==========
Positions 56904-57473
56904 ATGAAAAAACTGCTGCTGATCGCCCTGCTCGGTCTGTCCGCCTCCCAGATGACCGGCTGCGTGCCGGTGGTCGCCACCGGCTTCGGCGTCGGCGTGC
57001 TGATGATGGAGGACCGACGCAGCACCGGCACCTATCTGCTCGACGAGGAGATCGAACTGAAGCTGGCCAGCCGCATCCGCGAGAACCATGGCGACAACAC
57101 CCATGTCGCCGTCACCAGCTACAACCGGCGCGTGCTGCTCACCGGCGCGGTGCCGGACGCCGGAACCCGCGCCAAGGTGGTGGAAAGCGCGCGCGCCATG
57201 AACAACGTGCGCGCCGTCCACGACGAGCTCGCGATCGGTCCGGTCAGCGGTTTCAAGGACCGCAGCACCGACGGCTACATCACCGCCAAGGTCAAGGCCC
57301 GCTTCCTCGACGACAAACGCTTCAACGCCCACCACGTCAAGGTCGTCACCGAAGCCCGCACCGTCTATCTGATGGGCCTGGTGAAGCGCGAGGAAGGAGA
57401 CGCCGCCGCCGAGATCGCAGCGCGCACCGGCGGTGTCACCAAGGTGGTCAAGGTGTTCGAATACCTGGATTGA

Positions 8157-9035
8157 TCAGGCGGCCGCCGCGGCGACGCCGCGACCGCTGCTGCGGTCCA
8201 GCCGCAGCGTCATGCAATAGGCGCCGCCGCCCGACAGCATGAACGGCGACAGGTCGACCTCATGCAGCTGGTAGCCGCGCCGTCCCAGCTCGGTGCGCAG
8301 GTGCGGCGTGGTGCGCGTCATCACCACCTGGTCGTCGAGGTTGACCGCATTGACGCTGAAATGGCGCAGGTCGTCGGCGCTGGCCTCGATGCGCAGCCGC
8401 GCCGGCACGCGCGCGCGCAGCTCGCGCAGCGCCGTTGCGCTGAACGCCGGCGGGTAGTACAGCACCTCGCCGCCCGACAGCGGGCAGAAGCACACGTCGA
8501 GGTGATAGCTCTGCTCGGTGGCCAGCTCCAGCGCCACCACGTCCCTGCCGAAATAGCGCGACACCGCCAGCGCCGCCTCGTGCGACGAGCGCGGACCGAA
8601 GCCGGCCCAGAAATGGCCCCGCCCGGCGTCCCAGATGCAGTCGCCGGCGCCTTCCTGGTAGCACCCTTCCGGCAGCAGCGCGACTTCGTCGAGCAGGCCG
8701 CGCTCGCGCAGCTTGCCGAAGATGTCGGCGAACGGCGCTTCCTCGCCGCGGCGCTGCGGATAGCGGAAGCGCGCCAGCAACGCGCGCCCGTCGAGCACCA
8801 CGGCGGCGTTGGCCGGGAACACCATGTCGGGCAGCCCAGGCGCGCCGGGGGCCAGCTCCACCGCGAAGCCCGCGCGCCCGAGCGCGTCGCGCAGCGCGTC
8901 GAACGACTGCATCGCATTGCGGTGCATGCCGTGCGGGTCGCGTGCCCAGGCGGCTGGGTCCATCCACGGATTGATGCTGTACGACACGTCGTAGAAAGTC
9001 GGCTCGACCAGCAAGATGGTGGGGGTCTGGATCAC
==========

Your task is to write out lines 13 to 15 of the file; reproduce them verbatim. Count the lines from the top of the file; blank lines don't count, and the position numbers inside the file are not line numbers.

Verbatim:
8501 GGTGATAGCTCTGCTCGGTGGCCAGCTCCAGCGCCACCACGTCCCTGCCGAAATAGCGCGACACCGCCAGCGCCGCCTCGTGCGACGAGCGCGGACCGAA
8601 GCCGGCCCAGAAATGGCCCCGCCCGGCGTCCCAGATGCAGTCGCCGGCGCCTTCCTGGTAGCACCCTTCCGGCAGCAGCGCGACTTCGTCGAGCAGGCCG
8701 CGCTCGCGCAGCTTGCCGAAGATGTCGGCGAACGGCGCTTCCTCGCCGCGGCGCTGCGGATAGCGGAAGCGCGCCAGCAACGCGCGCCCGTCGAGCACCA